Contact Army University for information about privacy and privacy-related requirements to include Privacy Act system of record notices; DD Form 2930, Privacy Act Assessments; Office of Management and Budget control numbers required by the Paperwork Reduction Act of 1995; Privacy Act statements, social security number justification/elimination plans, and more.

Phone:(913) 684-7264/7615

32 CFR Part 505
Army Regulation 25-22
Records Management and Declassification Agency Privacy
Army G-6/CIO Privacy Impact Assessment (.pdf file)
Leader's Guide to Protecting Personally Identifiable Information (.pdf file)
System Owner's Guide to Accreditation and Data Protection (.pdf file)
DOD ID Number and PII Policy

Report possible and confirmed breaches of PII IAW TRADOC Regulation 1-8.

Personal Information. Information about an individual that identifies, links, relates, or is unique to, or describes him or her, for example, a social security number (SSN); age; military rank; civilian grade; marital status; race; salary; home/office phone numbers; other demographic, biometric, personnel; medical; and financial information, etc. Such information is also known as PII (that is, information which can be used to distinguish or trace and individual’s identity such their name, SSN, date and place of birth, mother’s maiden name, and biometric records including any other personal information which is linked or linkable to a specified individual). This information can be in hard copy (paper copy files) or electronic format, stored on personal computers, laptops, and personal electronic devices such as blackberries and found within databases. This includes but is not limited to, education records, financial transactions, medical files, criminal records, or employment history.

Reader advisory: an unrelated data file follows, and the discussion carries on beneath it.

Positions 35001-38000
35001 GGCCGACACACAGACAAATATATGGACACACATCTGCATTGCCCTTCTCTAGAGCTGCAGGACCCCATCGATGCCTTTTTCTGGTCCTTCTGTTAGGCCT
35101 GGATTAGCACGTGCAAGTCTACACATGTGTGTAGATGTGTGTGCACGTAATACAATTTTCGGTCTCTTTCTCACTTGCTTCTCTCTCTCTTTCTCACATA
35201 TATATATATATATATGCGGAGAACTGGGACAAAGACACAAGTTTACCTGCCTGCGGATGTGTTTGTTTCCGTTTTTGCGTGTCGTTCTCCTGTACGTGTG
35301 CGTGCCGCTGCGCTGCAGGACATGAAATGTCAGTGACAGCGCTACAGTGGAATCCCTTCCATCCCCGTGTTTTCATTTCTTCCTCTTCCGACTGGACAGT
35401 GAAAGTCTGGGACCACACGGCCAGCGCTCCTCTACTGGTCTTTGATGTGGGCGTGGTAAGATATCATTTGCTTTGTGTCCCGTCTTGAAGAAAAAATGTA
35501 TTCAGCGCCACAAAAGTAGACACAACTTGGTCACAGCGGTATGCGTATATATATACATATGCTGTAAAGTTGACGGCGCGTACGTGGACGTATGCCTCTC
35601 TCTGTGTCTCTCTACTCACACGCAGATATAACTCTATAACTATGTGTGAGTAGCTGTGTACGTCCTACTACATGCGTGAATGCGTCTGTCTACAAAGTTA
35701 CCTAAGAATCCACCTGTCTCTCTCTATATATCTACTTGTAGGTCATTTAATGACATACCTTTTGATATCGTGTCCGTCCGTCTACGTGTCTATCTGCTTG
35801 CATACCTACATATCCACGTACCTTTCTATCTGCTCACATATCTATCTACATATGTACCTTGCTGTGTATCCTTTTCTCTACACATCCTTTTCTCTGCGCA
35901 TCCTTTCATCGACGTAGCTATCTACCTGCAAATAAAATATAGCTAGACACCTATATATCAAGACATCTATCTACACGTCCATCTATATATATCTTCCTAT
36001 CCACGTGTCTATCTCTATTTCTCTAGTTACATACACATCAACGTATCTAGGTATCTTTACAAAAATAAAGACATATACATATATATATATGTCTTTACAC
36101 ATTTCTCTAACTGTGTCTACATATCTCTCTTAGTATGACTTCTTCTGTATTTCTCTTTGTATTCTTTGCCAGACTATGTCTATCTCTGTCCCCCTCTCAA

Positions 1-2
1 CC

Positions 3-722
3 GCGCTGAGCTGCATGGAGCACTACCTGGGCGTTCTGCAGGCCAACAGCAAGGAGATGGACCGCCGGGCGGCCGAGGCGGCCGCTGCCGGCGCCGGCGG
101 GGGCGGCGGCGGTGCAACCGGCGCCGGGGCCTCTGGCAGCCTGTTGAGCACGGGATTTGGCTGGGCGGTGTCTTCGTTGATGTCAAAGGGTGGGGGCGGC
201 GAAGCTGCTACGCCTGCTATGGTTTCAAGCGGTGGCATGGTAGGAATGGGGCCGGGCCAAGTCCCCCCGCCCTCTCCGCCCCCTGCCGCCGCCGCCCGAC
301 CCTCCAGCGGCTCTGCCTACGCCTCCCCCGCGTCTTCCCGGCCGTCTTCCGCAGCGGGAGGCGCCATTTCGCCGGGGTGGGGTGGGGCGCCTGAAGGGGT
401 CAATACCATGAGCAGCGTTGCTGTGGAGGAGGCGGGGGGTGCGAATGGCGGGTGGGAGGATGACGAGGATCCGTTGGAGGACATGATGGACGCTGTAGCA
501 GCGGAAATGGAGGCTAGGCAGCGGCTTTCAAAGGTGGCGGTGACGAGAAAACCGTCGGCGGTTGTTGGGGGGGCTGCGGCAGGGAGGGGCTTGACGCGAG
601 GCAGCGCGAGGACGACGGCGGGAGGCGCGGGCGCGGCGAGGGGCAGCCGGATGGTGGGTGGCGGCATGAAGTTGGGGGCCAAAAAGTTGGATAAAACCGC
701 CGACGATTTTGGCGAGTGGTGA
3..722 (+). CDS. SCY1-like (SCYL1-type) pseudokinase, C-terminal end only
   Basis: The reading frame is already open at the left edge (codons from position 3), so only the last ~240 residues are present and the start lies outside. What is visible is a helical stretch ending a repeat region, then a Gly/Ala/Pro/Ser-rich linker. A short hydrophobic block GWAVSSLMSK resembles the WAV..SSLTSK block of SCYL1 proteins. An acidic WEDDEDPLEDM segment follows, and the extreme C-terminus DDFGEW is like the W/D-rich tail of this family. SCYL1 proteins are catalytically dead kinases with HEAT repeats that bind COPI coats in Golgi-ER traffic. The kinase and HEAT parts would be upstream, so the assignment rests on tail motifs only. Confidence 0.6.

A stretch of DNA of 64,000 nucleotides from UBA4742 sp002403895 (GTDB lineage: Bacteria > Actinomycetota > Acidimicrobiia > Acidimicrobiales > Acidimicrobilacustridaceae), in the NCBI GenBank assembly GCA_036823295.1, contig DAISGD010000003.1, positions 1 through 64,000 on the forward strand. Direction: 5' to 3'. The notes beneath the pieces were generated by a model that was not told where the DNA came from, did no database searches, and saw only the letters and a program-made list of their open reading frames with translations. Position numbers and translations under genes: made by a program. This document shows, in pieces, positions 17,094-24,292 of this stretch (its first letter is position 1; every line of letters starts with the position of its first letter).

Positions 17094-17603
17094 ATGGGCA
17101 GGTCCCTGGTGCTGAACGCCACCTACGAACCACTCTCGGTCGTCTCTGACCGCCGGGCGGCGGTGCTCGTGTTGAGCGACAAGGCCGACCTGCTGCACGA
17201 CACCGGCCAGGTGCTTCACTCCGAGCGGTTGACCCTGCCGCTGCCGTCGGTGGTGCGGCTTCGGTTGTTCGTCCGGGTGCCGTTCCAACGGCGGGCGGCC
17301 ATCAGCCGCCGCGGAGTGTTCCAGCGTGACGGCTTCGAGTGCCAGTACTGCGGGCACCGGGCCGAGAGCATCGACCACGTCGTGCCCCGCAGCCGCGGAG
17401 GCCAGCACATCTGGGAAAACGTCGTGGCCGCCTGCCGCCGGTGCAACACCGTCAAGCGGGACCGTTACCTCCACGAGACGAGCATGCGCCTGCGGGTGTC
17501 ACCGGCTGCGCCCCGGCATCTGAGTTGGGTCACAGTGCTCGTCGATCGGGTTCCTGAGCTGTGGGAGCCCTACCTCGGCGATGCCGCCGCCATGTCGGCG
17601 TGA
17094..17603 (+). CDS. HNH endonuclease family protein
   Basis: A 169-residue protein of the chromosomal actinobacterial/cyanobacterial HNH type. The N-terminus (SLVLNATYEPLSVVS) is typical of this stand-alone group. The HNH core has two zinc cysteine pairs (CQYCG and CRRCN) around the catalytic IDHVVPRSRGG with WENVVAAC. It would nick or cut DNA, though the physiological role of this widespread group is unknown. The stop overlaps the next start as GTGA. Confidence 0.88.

PII Breach. A loss of control, compromise, unauthorized disclosure, unauthorized acquisition, unauthorized access, or any similar term referring to situations where persons other than authorized users and for an other than authorized purpose have access or potential access to personally identifiable information, whether physical or electronic. This includes, but is not limited to, posting PII on public-facing websites; sending via e-mail to unauthorized recipients; providing hard copies to individuals without a need to know; loss of electronic devices or media storing PII (for example, laptops, thumb drives, compact discs, etc.); use by employees for unofficial business; and all other unauthorized access to PII.